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I am very new to C but know my way around [R]. This error could be a very stupid mistake in C.

My C code does kernel smoothing.

*When I comment out the last line of code my function works: results[i] = v; *

This call kills R:

new.y<-zsmooth2( x=c(0:80000), xpts=dat$V2, ypts=dat$V4, h=10000)

* caught segfault * address 0x1184f8000, cause 'memory not mapped'

Traceback: 1: .C("kernel_smooth", as.double(x), as.double(ypts), as.double(xpts), as.integer(n), as.integer(nxpts), as.double(h), result = double(length(xpts))) 2: zsmooth2(x = c(0:80000), xpts = dat$V2, ypts = dat$V4, h = 10000)


#include <R.h>
#include <Rmath.h>
#include <stdio.h>

void kernel_smooth(double *x, double *ypts,  double *xpts, int *n, int *nxpts, double *h, double *results){
    int i, j;

    for(i = 0; i < *n; i++){

        double nsum = 0;
        double dsum = 0;

        double z = x[i] + *h;
        double y = x[i] - *h;

        for(j = 0; j < *nxpts; j++){

            if(xpts[j] < y){
            if(xpts[j] > z){
            double d = (xpts[j] - i) / *h;
            double r = dnorm(d, 0, 1, 0);
            nsum += r * ypts[j];
            dsum += r;  
            Rprintf("test:i %d\n", i);  
            double v = nsum / dsum;
            Rprintf("test:v %f\n", v);  

         results[i] = v;  



 zsmooth2<-function(x, ypts, xpts, h){
    n <- length(x)
    nxpts <- length(xpts)
    dens  <- .C("kernel_smooth", as.double(x), as.double(ypts), 
                as.double(xpts), as.integer(n), as.integer(nxpts), 
                as.double(h), result = double(length(xpts)))
share|improve this question
you have C code posted in the C# forum.. –  DJ KRAZE Feb 28 '12 at 18:00
C and C# are two totally different languages. You don't just use their names interchangeably. –  BoltClock Feb 28 '12 at 18:04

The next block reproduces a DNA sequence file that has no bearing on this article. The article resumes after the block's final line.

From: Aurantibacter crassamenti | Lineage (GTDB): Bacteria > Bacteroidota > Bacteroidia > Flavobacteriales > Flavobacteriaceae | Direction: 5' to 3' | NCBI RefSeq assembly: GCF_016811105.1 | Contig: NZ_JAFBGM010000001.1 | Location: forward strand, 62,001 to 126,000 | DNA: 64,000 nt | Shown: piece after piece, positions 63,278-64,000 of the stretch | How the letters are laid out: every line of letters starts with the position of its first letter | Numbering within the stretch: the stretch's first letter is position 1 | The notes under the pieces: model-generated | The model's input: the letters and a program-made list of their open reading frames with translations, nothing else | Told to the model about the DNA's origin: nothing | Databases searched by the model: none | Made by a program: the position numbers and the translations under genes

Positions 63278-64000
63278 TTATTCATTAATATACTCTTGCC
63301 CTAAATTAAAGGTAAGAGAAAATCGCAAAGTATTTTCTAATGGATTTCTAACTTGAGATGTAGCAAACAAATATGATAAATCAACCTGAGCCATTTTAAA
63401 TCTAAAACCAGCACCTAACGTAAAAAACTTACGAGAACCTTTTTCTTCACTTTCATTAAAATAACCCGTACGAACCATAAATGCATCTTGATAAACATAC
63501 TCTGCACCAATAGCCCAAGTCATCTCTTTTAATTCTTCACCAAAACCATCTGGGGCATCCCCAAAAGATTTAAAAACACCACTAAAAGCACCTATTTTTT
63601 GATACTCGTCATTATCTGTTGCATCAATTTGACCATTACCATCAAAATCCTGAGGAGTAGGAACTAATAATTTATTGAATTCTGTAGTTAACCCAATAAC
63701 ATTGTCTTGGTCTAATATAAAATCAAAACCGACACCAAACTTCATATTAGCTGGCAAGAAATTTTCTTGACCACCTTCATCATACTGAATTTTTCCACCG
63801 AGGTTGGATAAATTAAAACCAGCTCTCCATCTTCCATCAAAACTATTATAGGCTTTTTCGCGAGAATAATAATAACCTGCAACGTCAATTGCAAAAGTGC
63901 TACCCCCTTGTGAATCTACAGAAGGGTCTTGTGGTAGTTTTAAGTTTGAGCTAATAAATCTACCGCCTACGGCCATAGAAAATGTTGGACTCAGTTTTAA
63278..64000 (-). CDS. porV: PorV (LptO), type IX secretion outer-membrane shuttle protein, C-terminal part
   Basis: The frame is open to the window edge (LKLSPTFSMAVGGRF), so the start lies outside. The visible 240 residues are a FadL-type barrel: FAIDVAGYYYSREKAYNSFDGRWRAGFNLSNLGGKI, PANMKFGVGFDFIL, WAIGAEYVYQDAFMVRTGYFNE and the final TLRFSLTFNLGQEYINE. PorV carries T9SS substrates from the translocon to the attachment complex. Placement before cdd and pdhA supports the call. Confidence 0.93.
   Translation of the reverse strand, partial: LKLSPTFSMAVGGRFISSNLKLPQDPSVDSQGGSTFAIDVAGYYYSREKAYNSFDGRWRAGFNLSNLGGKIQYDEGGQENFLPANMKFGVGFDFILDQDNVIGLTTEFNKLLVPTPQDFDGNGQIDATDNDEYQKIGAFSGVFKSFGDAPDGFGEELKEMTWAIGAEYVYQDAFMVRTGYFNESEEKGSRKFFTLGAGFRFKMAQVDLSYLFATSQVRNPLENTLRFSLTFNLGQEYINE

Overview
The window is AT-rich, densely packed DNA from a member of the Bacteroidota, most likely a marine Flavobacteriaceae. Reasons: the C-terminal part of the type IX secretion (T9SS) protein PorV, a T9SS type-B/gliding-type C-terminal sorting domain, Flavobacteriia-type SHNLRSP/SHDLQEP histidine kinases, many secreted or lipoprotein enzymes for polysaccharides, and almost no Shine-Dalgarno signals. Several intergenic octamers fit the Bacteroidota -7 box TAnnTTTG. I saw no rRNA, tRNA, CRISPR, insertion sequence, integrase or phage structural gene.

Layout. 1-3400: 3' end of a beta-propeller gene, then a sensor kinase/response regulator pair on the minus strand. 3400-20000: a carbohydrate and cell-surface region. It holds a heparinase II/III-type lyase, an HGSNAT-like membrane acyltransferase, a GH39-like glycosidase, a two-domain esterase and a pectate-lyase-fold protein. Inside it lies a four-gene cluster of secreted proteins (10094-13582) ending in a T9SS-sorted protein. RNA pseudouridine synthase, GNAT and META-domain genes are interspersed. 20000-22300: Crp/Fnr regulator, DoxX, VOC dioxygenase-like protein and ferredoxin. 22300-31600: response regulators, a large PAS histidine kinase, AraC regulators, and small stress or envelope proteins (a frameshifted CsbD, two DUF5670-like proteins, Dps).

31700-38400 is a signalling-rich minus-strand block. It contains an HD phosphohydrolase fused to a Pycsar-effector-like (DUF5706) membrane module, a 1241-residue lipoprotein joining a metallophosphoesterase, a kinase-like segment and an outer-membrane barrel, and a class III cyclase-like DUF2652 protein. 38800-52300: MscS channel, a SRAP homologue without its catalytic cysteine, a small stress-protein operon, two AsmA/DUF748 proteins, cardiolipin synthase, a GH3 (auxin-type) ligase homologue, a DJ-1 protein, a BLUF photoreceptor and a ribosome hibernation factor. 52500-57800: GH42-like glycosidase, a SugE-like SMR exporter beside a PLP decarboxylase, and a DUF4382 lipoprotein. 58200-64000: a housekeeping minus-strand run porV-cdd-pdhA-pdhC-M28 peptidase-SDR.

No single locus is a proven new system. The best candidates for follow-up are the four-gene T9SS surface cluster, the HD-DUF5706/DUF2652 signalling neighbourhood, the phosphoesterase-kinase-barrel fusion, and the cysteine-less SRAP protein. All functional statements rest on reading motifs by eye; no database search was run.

As far as I am aware, you can't easily use C# with R. So is the code really C? –  Gavin Simpson Feb 28 '12 at 18:22
Changed tag, this is definitely C –  BlackBear Feb 28 '12 at 18:36
Your example is not reproducible without dat$V2 and dat$V4. –  Tyler Feb 28 '12 at 20:24

1 Answer 1

xpts and ypts are vectors, and in your C code you are trying to access elements 1 to n in each of them. n is the length of x, which is 100 times longer in your second example than in your first example. Compare seq(from = 0, to = 80000 by = 100) to 0:80000, (and while you're at it you can drop the c() from around the 0:80000).

So I guess that xpts and ypts are at least 801 elements long, but less than 80001 elements. You've messed up your indexing somewhere.

Note also that you pass x to your C code, but don't actually use it for anything.

share|improve this answer
Haven't tested it, but I am pretty sure you're correct. Could I ask how I can a return an index (for an array) for values greater than x and less then y? –  zev.kronenberg Feb 28 '12 at 21:11
If you're talking about a for loop in C, something like for (i = x; i < y; i++){ array[i] = something}. Depending on the details, you might need to switch that to i = x + 1. –  Tyler Feb 28 '12 at 21:37
Thanks for your help, however still catching the error after fixing up my code. I updated it above. –  zev.kronenberg Mar 1 '12 at 4:06
You are still accessing n elements of results, but results is only as long as xpts while n is the length of x. Your code will fail whenever x is longer than xpts. I don't know what you're doing, but I think your algorithm is wrong. –  Tyler Mar 1 '12 at 15:25

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